But the overall story, I do think, is a fairly straightforward one. And Sozzi flagged it for us a little bit in our morning meeting today. And I'm thinking, maybe as a way into this for tomorrow's Morning Brief, but it's really about the transition, again, the continued transition into services and away from goods.

All we've had over the last year, really, is an ability to spend on stuff because we weren't able to do the things that had really become the foundation of the consumer economy over the last decade or so. And we're seeing that shift.

And there's also a reminder in here. And the interesting thing is, everybody who believes in economics and the free market and all that kind of stuff should be heartened by this kind of data. We are seeing consumers respond to economic conditions. To me, there's no other way to read that decline in auto sales, Sozzi, from April into May than as a result of prices just getting too high and people going to a dealer, seeing what they might have to pay because of supply constraints, and saying, you know what, I'll take a pass on this.

And yes, it's a decline from an extremely high increase from March into April. But people do respond to pricing pressures. And I think we're starting to see that and are likely to see a lot more of that as we get through the summer.

BRIAN SOZZI: Yeah. In the case of purchasing a car, Myles, I suspect buyers are hoping that inflation is in fact transitory. But I do want to push back to some chatter I saw at least on social media right after this report hit, talks of stagflation. It's comical. This is not a stagflationary report. I would say this is actually a quite good report.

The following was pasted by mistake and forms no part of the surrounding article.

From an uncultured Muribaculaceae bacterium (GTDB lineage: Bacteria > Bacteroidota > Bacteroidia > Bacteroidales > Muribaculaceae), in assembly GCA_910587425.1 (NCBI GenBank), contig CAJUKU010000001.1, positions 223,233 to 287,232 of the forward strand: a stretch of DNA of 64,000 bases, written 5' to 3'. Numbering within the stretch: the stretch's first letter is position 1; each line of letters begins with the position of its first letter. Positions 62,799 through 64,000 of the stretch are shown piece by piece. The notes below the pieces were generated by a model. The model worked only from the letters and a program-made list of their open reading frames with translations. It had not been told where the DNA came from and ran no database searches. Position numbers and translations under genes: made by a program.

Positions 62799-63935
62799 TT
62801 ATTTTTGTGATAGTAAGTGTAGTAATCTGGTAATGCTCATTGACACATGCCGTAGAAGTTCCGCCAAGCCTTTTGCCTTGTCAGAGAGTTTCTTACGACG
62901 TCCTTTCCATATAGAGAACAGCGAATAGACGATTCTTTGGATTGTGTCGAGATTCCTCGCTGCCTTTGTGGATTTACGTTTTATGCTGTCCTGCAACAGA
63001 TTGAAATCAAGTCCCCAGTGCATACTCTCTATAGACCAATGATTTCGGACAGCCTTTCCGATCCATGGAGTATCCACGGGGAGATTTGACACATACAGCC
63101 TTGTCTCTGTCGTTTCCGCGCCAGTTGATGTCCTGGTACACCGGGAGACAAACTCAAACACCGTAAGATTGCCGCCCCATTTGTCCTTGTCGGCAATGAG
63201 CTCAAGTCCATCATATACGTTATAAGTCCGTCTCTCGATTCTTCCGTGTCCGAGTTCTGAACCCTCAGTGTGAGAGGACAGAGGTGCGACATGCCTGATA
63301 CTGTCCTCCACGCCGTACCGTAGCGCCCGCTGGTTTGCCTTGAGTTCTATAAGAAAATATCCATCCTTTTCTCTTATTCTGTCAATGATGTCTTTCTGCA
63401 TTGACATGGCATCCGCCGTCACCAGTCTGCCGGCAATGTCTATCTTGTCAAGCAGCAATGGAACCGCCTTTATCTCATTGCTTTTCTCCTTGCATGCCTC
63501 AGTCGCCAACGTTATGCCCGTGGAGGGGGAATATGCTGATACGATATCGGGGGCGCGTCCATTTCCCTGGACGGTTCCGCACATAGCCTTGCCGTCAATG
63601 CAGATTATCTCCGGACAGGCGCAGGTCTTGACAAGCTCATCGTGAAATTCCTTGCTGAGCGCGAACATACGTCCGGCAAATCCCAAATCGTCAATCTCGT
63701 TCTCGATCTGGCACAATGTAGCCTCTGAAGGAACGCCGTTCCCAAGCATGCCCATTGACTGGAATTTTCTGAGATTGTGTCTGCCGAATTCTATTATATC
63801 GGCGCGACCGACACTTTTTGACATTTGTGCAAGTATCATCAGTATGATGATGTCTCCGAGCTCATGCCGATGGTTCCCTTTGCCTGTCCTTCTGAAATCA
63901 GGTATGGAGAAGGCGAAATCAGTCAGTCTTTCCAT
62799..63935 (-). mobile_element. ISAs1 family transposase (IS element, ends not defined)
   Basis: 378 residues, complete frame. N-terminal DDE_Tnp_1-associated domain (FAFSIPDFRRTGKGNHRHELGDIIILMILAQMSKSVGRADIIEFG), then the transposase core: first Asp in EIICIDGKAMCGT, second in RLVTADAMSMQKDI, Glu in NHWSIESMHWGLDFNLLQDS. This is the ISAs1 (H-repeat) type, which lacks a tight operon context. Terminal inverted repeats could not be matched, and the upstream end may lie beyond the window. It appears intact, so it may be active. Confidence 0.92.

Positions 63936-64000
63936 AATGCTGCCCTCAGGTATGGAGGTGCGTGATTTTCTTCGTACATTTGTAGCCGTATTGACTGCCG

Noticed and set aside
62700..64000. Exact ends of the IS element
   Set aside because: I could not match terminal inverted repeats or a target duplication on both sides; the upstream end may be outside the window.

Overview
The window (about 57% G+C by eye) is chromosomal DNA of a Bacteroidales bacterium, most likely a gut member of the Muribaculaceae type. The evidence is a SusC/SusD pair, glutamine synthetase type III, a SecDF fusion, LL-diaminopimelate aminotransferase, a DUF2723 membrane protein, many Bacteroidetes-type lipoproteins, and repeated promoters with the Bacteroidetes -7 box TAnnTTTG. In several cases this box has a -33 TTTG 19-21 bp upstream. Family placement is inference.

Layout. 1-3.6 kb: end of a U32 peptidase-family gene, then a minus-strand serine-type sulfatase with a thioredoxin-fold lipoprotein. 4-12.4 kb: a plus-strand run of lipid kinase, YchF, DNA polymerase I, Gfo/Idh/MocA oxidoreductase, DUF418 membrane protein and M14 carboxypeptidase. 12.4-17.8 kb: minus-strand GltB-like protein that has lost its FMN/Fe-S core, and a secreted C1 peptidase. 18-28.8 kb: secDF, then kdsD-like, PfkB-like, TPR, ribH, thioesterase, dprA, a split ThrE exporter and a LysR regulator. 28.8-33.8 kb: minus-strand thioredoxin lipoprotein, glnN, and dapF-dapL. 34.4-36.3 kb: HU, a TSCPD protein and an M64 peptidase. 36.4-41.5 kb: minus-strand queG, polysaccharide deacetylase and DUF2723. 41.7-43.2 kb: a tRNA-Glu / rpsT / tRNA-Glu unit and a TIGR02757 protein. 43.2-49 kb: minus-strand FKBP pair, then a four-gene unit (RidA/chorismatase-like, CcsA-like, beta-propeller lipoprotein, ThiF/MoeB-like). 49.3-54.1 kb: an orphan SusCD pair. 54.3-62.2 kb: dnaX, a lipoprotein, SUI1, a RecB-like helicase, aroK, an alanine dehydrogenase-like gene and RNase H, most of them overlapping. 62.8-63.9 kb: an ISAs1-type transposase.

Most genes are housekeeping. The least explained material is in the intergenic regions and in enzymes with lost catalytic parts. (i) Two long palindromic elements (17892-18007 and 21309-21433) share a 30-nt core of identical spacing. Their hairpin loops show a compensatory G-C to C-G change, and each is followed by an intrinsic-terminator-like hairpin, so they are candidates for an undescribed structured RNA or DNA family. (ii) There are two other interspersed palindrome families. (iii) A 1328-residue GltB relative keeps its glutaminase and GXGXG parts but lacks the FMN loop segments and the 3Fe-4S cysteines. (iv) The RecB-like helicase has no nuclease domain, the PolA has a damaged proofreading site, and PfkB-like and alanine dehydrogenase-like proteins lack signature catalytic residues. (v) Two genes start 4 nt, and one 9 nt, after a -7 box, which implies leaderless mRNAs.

You had an upward revision to the prior month retail sales up 9/10 of a percent compared to virtually unchanged previously. And as Julie mentioned, we saw strength in key areas of this report. Personal care products, sales up 1.8%. A couple of weeks ago, we drove into the makeup industry and what companies can benefit from that. And this retail sales report is telling you the likes of an Ulta, an ELF beauty, an E-L-F beauty, a Target, even a Walmart is now starting to benefit from people going back out more and having to buy makeup sales.

Restaurant and bar sales up 1.8%. Clothing was the strongest area in report, sales up 3%. Again, that dovetails what we were talking about yesterday on the show, the likes of Levi's, companies selling jeans, some companies selling T-shirts, they're doing very well.

And then you have to step up take a step back. If you think this is stagflation, why do you think people are going out there, spending all this money right now on clothes? They're probably going to take a vacation this summer. I think in a stagflationary environment, maybe you just don't buy those new pair of jeans, or you don't go out and buy a new vacation, Julie.

JULIE HYMAN: Yeah, I'm with you. I mean, everything that we see points to demand not being the problem. And if demand's not the problem, then it's hard to see a stagflationary scenario.

But I will expound a little bit more on the inflation part of this stagflation because we did see inflation last month, of course. We saw that in the CPI numbers. And now we see it in the producer price index as well. The wholesale numbers, on an absolute basis, up 6.6% year over year. That's the biggest increase in nearly 11 years.

And then if you look at the so-called core number on the PPI level, if you subtract out food, energy, trade services, that was up 5.3%. And that's the biggest increase since the 12-month data started being compiled in August of 2014. So you did see the wholesale prices go up. And that's something to continue to keep an eye on. How much of that is going to be passed through? Are companies thinking that that is transitory? So that's something to keep an eye on.